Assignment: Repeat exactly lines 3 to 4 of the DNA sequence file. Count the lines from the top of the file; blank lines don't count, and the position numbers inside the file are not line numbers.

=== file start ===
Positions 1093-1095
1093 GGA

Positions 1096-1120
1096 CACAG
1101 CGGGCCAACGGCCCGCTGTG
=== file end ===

Positions 1096-1120
1096 CACAG